More HTML Maintenance Tools

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Here are seven short Perl scripts I've written to make life easier for web dudes. They all require Perl 5.002 (or better) and LibWWW-Perl 5.01 (or better). (If you don't have a proper Perl installation, go and look on CPAN.)

The tools are:

  • HTML pretty printer
  • HTML to text
  • HTML postscript printer
  • Burst out PRE segments
  • Build tree of MetaHTML documents
  • (Simple) Put a directory tree via FTP
  • Looking Glass (Complex) Directory tree mirror tool

  • hppp HTML Pretty Printer

    A souped-up, improved version of the tool described in An HTML Prettyprinter; this version is more robust and fixes a couple of minor bugs.

    Purpose: to tidy up ugly or eyeball-unfriendly HTML files.

    One limitation is known; it depends on LibWWW-Perl 5.03's HTML::Parse module for parsing. The parser engine used doesn't have any easy mechanism for ignoring specific tags such as <PRE>; thus, preformatted blocks may be reformatted along with the flow of body text. You can get round this by (a) using precut (below) to burst the preformatted blocks out of the file, (b) running hppp, and (c) running mhc (the MetaHTML macro processor) over the resulting file, to source the preformatted blocks back in.

    (A future prettyprinter may utilize the HTML::TreeParse object- oriented parser skeleton ... once I figure out how to override methods and wrap my head around the deeper OOP wizardry.)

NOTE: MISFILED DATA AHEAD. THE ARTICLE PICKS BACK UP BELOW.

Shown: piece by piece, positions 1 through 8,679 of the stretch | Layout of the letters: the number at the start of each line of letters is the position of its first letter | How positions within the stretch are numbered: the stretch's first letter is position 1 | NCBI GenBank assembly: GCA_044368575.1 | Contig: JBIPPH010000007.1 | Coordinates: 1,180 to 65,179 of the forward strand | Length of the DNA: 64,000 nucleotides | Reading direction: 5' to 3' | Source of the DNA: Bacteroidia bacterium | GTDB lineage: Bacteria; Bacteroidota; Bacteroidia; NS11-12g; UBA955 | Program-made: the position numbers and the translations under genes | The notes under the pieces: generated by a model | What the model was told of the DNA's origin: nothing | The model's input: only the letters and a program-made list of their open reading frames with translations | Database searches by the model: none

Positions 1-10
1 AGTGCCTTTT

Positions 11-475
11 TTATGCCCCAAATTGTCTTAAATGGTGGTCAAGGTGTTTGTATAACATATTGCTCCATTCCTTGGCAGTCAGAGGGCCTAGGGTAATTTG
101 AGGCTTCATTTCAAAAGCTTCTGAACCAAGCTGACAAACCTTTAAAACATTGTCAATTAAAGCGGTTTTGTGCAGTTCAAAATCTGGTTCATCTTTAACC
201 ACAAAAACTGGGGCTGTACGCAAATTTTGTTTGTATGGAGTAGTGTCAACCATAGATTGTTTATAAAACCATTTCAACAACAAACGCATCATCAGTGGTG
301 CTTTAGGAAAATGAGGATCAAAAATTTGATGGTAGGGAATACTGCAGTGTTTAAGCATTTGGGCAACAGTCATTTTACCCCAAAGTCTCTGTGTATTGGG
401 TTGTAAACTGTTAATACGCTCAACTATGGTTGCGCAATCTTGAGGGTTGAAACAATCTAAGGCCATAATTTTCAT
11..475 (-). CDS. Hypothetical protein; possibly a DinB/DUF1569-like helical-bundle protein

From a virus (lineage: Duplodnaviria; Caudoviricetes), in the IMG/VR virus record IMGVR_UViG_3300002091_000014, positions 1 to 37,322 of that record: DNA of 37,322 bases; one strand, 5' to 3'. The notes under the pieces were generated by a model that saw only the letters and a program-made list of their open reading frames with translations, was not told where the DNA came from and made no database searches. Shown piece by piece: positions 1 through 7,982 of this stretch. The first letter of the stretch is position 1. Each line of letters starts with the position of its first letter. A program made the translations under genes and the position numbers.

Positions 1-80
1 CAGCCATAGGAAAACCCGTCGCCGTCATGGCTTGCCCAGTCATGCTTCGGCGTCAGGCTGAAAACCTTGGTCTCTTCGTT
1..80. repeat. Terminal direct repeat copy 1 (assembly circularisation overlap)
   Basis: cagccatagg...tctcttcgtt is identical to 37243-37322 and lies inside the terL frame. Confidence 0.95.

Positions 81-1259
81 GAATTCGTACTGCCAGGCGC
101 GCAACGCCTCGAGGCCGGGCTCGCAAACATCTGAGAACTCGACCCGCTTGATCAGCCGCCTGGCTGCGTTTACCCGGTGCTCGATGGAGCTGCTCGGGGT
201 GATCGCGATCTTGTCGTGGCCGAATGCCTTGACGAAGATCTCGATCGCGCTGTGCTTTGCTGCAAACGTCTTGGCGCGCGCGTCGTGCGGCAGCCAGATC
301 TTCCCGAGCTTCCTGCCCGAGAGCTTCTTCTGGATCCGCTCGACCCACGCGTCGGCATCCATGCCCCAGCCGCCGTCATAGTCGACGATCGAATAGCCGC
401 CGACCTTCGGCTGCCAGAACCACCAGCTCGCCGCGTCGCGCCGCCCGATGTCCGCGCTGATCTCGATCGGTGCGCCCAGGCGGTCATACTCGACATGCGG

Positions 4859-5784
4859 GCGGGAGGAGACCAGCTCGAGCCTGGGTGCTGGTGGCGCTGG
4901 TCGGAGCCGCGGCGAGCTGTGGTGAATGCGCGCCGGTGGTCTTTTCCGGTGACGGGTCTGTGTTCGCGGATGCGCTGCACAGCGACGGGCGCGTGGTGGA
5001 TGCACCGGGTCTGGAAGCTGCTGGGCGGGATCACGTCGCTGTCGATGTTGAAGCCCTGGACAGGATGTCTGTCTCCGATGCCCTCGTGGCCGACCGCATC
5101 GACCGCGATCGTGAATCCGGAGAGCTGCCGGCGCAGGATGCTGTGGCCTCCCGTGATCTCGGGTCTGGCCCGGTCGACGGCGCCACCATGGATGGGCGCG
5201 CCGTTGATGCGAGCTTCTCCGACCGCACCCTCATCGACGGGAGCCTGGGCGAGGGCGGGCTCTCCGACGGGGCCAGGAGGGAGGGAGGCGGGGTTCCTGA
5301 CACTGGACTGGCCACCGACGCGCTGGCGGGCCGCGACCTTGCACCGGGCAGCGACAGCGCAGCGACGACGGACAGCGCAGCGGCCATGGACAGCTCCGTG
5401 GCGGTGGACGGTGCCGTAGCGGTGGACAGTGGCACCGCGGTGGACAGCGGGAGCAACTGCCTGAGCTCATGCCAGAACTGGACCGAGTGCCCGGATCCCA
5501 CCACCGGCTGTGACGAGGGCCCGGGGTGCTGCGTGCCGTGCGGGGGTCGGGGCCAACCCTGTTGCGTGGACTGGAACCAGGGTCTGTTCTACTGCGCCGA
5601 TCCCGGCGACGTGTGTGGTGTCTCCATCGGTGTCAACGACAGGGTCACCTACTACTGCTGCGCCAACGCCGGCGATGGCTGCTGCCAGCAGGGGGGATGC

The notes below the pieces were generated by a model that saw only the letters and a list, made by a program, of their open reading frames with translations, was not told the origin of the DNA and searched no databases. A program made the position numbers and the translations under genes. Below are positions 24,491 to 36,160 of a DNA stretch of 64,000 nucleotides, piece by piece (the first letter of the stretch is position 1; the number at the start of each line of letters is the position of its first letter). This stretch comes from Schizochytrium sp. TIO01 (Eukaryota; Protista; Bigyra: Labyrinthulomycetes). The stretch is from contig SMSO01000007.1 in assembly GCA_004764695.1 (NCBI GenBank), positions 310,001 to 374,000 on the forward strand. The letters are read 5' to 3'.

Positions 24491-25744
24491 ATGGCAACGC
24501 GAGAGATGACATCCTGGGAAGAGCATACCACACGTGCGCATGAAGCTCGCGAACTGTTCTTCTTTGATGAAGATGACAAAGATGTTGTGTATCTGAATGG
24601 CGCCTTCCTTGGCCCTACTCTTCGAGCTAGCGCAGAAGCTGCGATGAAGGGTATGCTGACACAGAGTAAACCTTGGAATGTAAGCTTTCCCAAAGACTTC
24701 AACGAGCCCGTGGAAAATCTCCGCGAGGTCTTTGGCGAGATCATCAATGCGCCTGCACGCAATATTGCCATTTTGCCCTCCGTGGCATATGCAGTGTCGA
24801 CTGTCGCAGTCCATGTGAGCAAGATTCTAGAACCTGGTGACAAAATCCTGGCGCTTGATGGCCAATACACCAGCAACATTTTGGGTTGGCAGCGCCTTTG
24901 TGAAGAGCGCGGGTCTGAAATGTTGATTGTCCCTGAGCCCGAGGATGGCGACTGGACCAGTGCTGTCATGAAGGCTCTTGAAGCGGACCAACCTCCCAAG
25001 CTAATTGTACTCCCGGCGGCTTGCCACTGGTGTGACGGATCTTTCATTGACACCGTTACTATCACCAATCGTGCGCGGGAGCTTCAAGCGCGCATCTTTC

hppt HTML to Text

    A simple script that uses LWP to invoke the FormatText formatter. It takes an HTML file and produces a plain Latin-1 formatted text stream. (Great for dumping files to dumb terminals or extracting the text from a document).

    hpps HTML to PostScript

    A script that invokes the FormatPS formatter from LWP. It produces formatted PostScript output, and has a large number of options to select attributes such as margins, page size, and typeface. Dump the output from this script straight into a postscript printer, or use ghostscript.

    precut Burst out subdocuments

    precut scans an HTML (or MetaHTML) file and searches for <PRE>..</PRE> tags. Whenever it finds preformatted block, it excises it and writes it in a separate file; the block itself is replaced by a MetaHTML <include> directive. (The original copy of the file is retained with the suffix .bak, for reference.)

    The result is that all the preformatted text blocks in an HTML file are exported to separate files, where they can be maintained more easily; meanwhile, the file is replaced by a MetaHTML file that can be converted back to the original HTML file by running it through metabuild (below) or the MetaHTML processor mhc.

    The purpose of this is to make it easier to maintain HTML documents that describe pieces of Perl source code; the Perl programs can be maintained as separate <include> documents and interpolated into the HTML document at build time.

    metabuild Recursively build a tree of MetaHTML documents